Sacramento Homeschool Math By Hand

Sacramento Homeschool Math

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A Year in the Life: Ambient Math Wins the Race to the Top!

January 4th, 2014 · No Comments · Homeschool Math Curriculum

Day 3

For one year, 365 days, this blog will address the Common Core Standards from the perspective of creating an alternate, ambient learning environment for math.  Ambient is defined as “existing or present on all sides, an all-encompassing atmosphere.”  And ambient music is defined as: “Quiet and relaxing with melodies that repeat many times.”

Why ambient?  A math teaching style that’s whole and all encompassing, with themes that repeat many times through the years, is most likely to be effective and successful. Today’s blog will focus on the first three Kindergarten standards in counting and cardinality.  Note that the Common Core Standards will appear in blue, followed by an ambient translation.

Counting and Cardinality   K.CC
Know number names and the count sequence.
1.  Count to 100 by ones and tens.
2.  Count forward from a given number within the known sequence (instead of having to begin at one).
3. Write numbers from 0 to 20.  Represent a number of objects with a written numeral 0-20 (with 0 representing a count of no objects).

Counting could happen in the Kindergarten in a playful way, with movement and verses or songs.  After the song(s) are learned, objects could be gathered to represent each number, or a finger count could show each number as it’s sung.  As stated yesterday, writing the numbers with pencil and paper would be too abstract and intellectual for this age.  Remember that imaginative play is paramount now, with academics best saved for first grade.

Here’s a wonderful little song that my daughter Cassie and I loved and sang together many, many times, from age 3 on through first grade.  There’s a verse for each number, and I will share the entire first verse then just the changeable parts for all the other numbers.  (You can find the tune online if you don’t already know it.)  I will also include suggestions for body or finger movements.

Over in the meadow in the sand and the sun, (Hands and arms held rounded above head)
Lived an old mother turtle and her little turtle one.  (1 finger held up)
“Dig,” said the mother, (Cupped hands digging motion at waist level for both lines)
“I dig,” said the one, and they
Dug all day in the sand and the sun.  (Hands and arms held rounded above head)

. . . where the stream runs blue, (Hands palms together waist level, making a swimming motion)
. . . fish and her little fishies two. (2 fingers held up)
. . . swim . . . we swim . . . swam all day where the stream runs blue. (Movement same as above)

. . . in a hole in a tree, (Thumb and forefinger make a circle, raised to one eye)
. . . owl and her little owlets three (3 fingers held up)
. . . whoo . . . we whoo . . . whooed all day in their hole in the tree. (Movement same as above)

. . . by the old barn door, (Hands and arms extended wide, shoulder level)
. . . rat and her little ratties four. (4 fingers held up)
. . . gnaw . . . we gnaw . . . gnawed all day on the old barn door. (Movement same as above)

. . . in a snug beehive, (Thumbs and forefingers pinched together and circling while saying “bzzzzz”)
. . . bee and her little bees five. (5 fingers held up)
. . . buzz . . . we buzz . . . buzzed all day in their snug beehive. (Movement same as above)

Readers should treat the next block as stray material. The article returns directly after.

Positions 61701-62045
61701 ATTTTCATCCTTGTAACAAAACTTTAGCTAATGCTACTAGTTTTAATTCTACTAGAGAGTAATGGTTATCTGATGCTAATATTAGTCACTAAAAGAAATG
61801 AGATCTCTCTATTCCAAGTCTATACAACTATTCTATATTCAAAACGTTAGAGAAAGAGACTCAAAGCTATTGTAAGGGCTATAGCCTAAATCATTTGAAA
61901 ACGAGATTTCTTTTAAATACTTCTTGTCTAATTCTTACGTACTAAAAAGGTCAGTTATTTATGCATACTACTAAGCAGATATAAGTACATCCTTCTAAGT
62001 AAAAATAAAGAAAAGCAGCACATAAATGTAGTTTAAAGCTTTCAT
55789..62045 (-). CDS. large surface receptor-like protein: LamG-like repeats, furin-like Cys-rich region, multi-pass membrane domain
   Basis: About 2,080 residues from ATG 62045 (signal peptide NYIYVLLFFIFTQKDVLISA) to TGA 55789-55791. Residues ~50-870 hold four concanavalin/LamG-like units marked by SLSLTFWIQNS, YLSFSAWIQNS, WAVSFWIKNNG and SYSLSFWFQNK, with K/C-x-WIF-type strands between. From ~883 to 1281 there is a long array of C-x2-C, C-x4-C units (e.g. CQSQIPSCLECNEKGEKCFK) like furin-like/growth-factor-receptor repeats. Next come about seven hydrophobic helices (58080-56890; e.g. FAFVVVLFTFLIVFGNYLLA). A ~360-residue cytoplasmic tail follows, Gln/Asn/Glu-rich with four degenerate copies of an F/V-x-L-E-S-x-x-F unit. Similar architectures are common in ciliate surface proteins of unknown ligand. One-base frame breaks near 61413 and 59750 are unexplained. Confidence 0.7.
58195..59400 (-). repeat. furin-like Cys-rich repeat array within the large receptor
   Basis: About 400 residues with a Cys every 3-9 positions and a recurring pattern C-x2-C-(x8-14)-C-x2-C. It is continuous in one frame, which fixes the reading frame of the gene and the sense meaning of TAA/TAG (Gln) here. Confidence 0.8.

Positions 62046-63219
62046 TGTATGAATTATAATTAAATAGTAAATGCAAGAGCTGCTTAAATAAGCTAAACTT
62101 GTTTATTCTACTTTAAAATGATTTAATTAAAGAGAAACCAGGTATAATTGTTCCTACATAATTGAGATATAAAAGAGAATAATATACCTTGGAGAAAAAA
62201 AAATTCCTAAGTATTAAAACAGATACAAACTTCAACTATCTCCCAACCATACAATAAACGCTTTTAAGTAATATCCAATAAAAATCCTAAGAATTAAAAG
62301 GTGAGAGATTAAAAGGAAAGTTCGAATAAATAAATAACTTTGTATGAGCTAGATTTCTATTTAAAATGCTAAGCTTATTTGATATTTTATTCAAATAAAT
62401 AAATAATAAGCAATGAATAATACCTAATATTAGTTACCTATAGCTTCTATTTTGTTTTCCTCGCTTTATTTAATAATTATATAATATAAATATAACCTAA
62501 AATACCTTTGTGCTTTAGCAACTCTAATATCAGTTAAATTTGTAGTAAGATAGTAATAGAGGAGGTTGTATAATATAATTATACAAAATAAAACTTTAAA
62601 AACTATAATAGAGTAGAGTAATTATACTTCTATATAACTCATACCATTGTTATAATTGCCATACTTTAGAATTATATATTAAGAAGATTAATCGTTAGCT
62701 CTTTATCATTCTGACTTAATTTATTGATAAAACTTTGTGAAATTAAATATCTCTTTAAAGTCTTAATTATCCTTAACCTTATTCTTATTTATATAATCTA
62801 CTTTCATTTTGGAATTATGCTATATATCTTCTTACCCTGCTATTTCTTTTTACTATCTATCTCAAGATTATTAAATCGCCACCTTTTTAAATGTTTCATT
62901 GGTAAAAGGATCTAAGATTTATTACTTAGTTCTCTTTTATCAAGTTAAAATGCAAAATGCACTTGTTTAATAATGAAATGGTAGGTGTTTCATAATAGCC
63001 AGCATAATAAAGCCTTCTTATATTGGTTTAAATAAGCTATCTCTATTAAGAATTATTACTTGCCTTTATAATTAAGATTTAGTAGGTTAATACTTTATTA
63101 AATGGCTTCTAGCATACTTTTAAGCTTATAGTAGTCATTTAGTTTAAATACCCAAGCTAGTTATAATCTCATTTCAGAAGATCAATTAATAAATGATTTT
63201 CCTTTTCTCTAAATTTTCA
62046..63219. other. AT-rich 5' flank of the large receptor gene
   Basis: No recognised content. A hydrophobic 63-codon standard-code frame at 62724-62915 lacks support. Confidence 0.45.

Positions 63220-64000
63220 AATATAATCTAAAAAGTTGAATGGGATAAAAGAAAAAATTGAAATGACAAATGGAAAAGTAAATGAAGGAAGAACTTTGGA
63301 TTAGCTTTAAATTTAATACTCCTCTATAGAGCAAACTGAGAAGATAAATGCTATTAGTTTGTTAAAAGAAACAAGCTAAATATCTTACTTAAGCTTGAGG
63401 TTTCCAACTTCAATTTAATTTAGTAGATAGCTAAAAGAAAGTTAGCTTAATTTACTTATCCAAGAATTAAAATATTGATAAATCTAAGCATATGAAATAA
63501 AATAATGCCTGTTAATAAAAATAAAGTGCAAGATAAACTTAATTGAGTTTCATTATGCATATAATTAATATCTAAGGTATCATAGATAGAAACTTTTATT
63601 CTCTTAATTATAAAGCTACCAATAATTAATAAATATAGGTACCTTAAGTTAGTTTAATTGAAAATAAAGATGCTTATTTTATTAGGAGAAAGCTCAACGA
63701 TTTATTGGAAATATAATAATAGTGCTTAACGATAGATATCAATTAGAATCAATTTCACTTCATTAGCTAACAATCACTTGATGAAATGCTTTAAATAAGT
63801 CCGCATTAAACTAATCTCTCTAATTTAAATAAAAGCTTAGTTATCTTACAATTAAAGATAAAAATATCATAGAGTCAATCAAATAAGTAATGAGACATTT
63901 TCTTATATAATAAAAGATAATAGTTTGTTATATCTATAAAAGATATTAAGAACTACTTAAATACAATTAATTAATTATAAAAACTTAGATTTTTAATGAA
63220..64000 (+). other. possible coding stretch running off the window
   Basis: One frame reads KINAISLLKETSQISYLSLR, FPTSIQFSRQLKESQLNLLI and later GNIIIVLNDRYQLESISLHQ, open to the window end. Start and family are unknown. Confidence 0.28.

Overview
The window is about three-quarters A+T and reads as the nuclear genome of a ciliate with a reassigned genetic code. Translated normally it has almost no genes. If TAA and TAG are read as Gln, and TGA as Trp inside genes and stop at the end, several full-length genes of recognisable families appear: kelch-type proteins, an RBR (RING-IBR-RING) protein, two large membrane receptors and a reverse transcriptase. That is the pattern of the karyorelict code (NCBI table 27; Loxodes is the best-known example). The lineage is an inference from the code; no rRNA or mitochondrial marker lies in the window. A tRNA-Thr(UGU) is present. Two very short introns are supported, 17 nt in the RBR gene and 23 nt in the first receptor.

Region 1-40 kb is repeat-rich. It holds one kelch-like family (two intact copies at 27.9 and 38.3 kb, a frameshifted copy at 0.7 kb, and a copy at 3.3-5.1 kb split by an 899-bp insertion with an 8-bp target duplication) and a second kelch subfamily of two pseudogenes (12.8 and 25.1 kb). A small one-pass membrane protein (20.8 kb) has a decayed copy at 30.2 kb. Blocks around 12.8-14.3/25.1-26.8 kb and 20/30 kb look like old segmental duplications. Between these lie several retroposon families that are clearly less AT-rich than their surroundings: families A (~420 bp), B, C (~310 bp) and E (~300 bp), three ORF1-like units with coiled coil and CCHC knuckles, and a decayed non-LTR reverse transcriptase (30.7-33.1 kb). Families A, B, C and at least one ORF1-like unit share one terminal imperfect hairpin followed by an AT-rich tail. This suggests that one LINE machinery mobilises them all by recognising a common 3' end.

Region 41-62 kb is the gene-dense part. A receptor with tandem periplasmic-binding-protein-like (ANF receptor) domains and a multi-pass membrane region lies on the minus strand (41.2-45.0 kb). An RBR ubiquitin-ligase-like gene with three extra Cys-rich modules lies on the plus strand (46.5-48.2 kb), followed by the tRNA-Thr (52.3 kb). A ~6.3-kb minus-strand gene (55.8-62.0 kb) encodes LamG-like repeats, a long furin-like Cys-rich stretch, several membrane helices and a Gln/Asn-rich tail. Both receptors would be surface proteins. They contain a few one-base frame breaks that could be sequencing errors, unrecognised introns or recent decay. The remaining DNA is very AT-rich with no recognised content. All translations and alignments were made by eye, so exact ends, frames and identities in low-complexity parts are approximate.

. . . in their nest built of sticks, (Hands cupped, wrists together, held in front of chin)
. . . crow and her little crows six. (6 fingers held up)
. . . caw . . . we caw . . . cawed all day in their nest built of sticks. (Movement same as above)

. . . where the grass grows so even, (Hands held up together, thumbs and palms in, other fingers straight up)
. . . frog and her little froggies seven. (7 fingers held up)
. . . jump . . . we jump . . . jumped all day where the grass grows so even. (Movement same as above)

. . . by the old mossy gate, (One arm swings out and in, shoulder level)
. . . lizard and her little lizards eight. (8 fingers held up)
. . . bask . . . we bask . . . basked all day by the old mossy gate. (Movement same as above)

. . . by the old scotch pine, (Hands palms together, arms stretched high above head)
. . . duck and her little duckies nine. (9 fingers held up)
. . . quack . . . we quack . . . quacked all day by the old scotch pine. (Movement same as above)

. . . in a cozy wee den, (Hands and arms crossed over heart)
. . . beaver and her little beavers ten. (10 fingers held up)
. . . beave . . . we beave . . . beaved all day on their cozy wee den. (Movement same as above)

For counting to 100 (backwards) you could sing a lively kindergarten-friendly version of the song: “99 Bottles of Milk on the Wall,” having the child(ren) repeat the lines by rote.  You could adjust it for counting forward by singing, “1 bottle of milk on the wall, 1 bottle of milk, if another bottle should happen to join, 2 bottles of milk on the wall.”

You could then switch it to 10, 20, 30, etc.  Remember this is all rote and repeat after you, not expecting any retention at this age.  This song could be sung while lining up objects that represent the bottles of milk on the wall, up to 20.  And you could start the counting sequence anywhere in the song and continue singing, again by rote only.

Choose other counting verses and songs, add movements, and keep it lively!  Singing sometimes seems a lost art these days.  Remember that knowledge ensues in an environment dedicated to imaginative, creative knowing, where student and teacher alike surrender to the ensuing of that knowledge as a worthy goal.  We will continue with Kindergarten tomorrow!

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